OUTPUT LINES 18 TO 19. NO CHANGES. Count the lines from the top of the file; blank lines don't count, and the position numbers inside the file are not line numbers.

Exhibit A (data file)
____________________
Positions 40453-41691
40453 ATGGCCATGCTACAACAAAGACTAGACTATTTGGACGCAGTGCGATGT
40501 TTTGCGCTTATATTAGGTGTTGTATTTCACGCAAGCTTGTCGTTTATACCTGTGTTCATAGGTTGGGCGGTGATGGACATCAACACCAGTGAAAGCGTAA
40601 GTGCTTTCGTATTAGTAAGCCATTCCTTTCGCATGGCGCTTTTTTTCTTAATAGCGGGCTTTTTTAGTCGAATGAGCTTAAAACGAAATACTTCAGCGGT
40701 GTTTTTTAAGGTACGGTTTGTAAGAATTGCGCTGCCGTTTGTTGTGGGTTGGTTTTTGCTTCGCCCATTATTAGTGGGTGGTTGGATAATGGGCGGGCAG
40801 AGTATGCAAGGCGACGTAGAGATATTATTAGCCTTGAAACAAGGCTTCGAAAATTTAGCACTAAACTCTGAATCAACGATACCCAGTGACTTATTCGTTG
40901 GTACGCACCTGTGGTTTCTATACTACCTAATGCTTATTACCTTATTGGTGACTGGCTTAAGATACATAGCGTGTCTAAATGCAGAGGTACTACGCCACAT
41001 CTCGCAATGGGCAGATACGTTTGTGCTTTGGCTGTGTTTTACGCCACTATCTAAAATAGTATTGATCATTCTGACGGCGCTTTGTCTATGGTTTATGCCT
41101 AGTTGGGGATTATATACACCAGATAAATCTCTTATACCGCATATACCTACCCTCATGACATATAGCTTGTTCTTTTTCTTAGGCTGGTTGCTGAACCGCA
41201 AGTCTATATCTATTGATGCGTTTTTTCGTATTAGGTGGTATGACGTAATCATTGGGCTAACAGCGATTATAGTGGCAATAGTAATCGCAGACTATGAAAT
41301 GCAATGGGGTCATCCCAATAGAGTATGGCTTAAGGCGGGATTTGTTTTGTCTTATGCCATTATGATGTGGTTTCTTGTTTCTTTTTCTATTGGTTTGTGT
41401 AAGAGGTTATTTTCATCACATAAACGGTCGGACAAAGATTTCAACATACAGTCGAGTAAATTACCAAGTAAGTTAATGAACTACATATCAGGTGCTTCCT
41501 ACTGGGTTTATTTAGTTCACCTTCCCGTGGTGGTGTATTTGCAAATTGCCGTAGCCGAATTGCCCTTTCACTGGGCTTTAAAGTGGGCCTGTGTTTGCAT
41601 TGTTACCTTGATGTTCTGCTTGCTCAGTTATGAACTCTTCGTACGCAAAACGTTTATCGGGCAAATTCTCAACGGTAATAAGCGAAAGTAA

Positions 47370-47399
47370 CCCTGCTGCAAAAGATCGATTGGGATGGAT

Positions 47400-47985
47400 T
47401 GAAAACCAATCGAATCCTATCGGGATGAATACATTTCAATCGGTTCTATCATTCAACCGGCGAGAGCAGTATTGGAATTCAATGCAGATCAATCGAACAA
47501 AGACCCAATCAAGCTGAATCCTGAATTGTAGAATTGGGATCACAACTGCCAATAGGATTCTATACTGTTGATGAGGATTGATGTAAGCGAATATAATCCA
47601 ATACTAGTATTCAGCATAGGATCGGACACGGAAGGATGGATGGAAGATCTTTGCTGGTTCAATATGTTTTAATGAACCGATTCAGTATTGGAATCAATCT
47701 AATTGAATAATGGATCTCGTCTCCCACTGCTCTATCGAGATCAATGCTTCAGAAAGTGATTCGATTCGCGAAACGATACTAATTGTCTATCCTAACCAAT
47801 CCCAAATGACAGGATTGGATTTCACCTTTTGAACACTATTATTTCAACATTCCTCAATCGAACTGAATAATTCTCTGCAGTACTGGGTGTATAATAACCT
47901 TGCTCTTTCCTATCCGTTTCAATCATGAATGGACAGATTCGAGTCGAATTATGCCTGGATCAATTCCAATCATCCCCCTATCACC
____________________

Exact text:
47400 T
47401 GAAAACCAATCGAATCCTATCGGGATGAATACATTTCAATCGGTTCTATCATTCAACCGGCGAGAGCAGTATTGGAATTCAATGCAGATCAATCGAACAA